Hello there, in this article, I would like to talk about how to optimize Windows 7 for audio production purposes.
Reminder: As this article was written around 2013, it may not be a good fit for Windows 10 users.
First of all, I must tell you that I’m not an expert on this topic. But I have some experience in recording in the digital domain.
I started recording around 2002 with a shitty PC and a very low-budget guitar and an amp. As you can probably guess, those recordings were one of the worst examples for the time being. I used to record guitars with a guitar jack into my PC’s microphone input and was using Guitar FX Box software to obtain good guitar sounds. Awful times!
Around the mid-2000s, I upgraded my PC to a much better one, and then a couple of years later I bought an M-Audio Audiophile 24/96 PCI sound card. The recordings I made with this system were much better compared to what I could manage eleven years ago. But I wasn’t using software amps or maybe I didn’t have a powerful enough PC at that time, instead, I was using guitar preamps.
After I came back to my city, I collected some equipment for audio production. As I have mentioned in my previous posts, now I’m focused on software guitar amps so it can be said that the core of my system consists of my laptop and my USB audio interface.
I was one of the fools who always thought that the more money you spend on your audio system, the better it sounds. It is actually a fact but for different specific needs of end-users, one must note that it’s all up to how you set it up. So do not always expect a perfectly working system without the right tweaks.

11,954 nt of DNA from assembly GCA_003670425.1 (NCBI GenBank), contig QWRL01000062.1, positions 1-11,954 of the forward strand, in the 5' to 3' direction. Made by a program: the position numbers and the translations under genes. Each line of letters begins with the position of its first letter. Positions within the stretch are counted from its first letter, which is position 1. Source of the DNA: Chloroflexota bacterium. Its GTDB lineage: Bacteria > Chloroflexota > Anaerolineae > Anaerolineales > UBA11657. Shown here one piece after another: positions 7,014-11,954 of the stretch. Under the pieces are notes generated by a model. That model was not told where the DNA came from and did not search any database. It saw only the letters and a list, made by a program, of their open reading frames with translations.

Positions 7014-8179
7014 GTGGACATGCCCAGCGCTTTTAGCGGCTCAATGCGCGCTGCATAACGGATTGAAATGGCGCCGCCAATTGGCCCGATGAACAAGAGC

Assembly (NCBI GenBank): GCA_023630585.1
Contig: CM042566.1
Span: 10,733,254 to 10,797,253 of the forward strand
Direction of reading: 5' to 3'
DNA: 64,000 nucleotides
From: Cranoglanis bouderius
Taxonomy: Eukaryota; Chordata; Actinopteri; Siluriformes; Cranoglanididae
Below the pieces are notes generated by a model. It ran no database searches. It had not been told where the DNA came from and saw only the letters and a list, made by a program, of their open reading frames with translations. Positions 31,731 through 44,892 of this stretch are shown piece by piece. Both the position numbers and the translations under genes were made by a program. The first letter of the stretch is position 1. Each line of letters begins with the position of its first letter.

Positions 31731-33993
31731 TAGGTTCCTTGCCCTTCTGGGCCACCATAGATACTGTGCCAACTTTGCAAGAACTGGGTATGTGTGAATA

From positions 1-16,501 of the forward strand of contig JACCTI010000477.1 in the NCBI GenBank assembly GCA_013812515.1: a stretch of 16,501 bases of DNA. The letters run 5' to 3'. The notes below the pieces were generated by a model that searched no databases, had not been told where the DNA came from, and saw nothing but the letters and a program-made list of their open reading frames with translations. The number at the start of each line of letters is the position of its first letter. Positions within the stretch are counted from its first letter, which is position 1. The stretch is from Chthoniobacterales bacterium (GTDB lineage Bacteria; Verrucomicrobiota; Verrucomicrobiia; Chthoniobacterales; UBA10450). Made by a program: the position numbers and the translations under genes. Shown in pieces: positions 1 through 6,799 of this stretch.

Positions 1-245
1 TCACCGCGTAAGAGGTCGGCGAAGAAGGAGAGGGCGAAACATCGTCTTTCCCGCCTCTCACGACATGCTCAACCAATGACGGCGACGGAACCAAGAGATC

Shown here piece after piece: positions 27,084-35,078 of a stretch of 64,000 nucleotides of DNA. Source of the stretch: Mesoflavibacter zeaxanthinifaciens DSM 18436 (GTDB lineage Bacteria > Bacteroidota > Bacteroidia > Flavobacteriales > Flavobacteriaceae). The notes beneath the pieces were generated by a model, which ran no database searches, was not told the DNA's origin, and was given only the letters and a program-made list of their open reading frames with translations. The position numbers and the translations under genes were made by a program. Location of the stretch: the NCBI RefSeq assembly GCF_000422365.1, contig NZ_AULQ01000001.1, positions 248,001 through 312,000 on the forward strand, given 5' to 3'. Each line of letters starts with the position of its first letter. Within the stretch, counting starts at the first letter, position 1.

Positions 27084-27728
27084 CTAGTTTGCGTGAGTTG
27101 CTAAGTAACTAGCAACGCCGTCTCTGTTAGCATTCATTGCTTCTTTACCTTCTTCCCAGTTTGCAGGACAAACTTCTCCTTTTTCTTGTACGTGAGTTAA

My Poor Laptop
I had an Asus F3JC which was bought in late 2006. It came with a 100 GB hard drive and 1 GB RAM, it also has Intel Core 2 Duo T5600 @ 1.83 GHz processor.
As I mentioned in my first post, I was going to buy a new and much more modern laptop but after I did some quick research, I completely changed my mind and aimed to get the most out of this machine.
Eventually, I bought an OCZ Vector 128 GB SSD along with 3 (1+2) GBs of RAM. I use Windows 7 32-bit, so I was a bit concerned about doing these upgrades as my laptop was quite outdated. It’s actually recommended to connect your SSDs via SATA3, however, my laptop had just SATA!
Even though these upgrades are not able to perform their capabilities at the maximum, they still made a huge difference. At first, I couldn’t believe my eyes when I just double-clicked and how fast it launched any software. It was so snappy! In addition, booting and shutting downtimes were lowered to seconds rather than minutes!